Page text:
Character, not athleticism, makes biggest impact
Almost everyone was forced to participate in a sport when they were a kid. I was one of those unlucky — or lucky — kids. Whether it was ballet and tap lessons, club basketball, track, water polo, or swim team, my parents always supported my participation in athletics. While I complained about going to practice instead of being able to hang out with friends, participating in sports has had its benefits — namely, developing leadership skills.
As a child, I thought a leader was the loudest one on the field or the one with the best jump shot. But as an older and more mature athlete, I’ve realized that leaders might not be designated as captain; they might not even see playing time. There are different types of leadership, and most of the time, the unassuming go unnoticed.
Carnegie Mellon athletics has taken note of this, and every year athletes attend the Leadership Symposium, led by Greg Shelley, associate professor of exercise and sport sciences at Ithaca College. Shelley has published articles and given presentations that show how to apply sports psychology to athletic performance, team building, and leadership.
At Carnegie Mellon’s Leadership Symposium, Shelley stresses the idea that leaders aren’t always the ones who are being interviewed after the game. Behind-the-scenes leaders are just as effective, usually leading by example.
Anyone who hasn’t been living under a rock for the past two decades has heard of Michael Jordan. He’s known for his ridiculous jumping ability, his shoes, for helping the Looney Toons defeat the aliens in Space Jam, and for leading the Chicago Bulls to six NBA championships. But have you ever heard of Josh Pastner? Probably not, because he wasn’t the one on the Wheaties box. Despite the fact that his skills were less than his teammates’ — players who went professional, including Mike Bibby and Miles Simon — it wasn’t for his basketball skills that his teammates called him a leader.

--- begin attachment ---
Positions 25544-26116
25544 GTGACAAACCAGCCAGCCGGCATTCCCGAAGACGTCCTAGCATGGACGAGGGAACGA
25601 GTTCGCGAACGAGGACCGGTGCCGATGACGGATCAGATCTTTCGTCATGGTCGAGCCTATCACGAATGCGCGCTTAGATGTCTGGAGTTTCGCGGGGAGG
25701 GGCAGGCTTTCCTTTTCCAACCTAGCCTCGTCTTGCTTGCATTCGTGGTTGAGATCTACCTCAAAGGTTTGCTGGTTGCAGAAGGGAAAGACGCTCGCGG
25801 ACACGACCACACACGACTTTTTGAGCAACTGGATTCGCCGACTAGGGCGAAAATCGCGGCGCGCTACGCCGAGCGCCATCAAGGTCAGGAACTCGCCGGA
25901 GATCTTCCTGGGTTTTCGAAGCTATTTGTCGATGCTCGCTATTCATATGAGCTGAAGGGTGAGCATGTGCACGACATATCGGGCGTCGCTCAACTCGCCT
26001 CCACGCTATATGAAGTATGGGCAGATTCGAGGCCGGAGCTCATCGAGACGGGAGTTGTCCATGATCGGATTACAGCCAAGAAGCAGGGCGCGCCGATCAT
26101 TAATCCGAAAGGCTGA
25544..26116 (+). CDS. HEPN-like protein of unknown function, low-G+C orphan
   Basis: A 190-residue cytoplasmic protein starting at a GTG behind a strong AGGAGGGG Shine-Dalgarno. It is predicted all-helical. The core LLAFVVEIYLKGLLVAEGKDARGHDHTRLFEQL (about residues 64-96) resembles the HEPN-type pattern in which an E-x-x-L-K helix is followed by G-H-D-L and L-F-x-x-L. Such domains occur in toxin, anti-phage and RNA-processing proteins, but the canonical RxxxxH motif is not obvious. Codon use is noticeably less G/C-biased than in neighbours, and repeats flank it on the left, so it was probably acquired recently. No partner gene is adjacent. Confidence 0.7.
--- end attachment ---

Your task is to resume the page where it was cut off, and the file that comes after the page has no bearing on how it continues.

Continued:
Pastner was a prime example of leading by example: He showed an unrivaled dedication to his team. He was the first one to practice and the last one to leave. He was unselfish and cared less about his own skills, but more about improving the team as a whole.
Pastner didn’t care if his teammates didn’t accept him as a walk-on at first, but he gained their respect with his work ethic, willingness to be a team player, and most importantly, his leadership.
Pastner, like most athletes, didn’t go professional. However, the leadership skills and passion he showed for athletics landed him an assistant coaching job. Similarly, I know that I, like most athletes at Carnegie Mellon, won’t go professional and, when it comes down to it, won’t be remembered for my athletic performance. But what Carnegie Mellon athletes will be remembered for is their leadership on and off of the field. The leadership skills I acquired while participating in athletics translate over to the classroom and probably into my professional life after school as well.
As a kid, I was naive in thinking that the best leaders were the most popular, most talented, and maybe even the most self-righteous athletes. But after 14 years of competitive sports, I have realized that I appreciate the athletes who are selfless, earn their respect, and lead by example. I know that I admire these types of athletes and, in turn, have tried to emulate their good example.